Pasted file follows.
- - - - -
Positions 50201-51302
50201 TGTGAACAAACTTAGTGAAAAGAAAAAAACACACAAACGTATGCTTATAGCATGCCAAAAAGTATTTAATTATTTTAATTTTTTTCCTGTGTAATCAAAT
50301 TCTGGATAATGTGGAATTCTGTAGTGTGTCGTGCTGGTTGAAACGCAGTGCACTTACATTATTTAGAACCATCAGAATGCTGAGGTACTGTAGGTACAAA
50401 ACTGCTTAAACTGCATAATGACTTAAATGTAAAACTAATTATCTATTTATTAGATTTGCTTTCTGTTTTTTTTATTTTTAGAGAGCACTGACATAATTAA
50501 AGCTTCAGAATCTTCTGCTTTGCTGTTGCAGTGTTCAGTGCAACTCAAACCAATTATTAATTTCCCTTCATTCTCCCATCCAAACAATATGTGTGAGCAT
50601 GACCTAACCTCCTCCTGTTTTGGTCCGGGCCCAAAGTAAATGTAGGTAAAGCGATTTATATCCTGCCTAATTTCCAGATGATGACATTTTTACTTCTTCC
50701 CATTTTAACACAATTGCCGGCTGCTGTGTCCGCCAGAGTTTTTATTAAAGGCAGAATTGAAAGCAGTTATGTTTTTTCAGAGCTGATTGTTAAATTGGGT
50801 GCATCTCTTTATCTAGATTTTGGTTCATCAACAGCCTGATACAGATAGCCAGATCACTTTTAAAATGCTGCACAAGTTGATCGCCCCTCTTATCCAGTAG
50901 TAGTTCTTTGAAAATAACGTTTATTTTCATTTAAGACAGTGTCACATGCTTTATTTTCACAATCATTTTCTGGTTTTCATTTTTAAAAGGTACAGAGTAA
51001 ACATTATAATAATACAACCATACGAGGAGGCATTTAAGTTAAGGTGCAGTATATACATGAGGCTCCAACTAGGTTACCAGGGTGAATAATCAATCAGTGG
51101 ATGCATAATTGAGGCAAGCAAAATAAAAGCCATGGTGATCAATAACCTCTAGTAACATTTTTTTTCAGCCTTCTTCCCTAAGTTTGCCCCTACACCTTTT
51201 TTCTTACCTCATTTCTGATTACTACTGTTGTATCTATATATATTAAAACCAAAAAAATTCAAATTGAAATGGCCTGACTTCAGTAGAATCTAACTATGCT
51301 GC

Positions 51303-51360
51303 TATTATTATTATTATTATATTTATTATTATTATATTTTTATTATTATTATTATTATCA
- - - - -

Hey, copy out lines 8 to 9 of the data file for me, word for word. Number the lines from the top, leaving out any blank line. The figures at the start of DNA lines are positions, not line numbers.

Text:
50801 GCATCTCTTTATCTAGATTTTGGTTCATCAACAGCCTGATACAGATAGCCAGATCACTTTTAAAATGCTGCACAAGTTGATCGCCCCTCTTATCCAGTAG
50901 TAGTTCTTTGAAAATAACGTTTATTTTCATTTAAGACAGTGTCACATGCTTTATTTTCACAATCATTTTCTGGTTTTCATTTTTAAAAGGTACAGAGTAA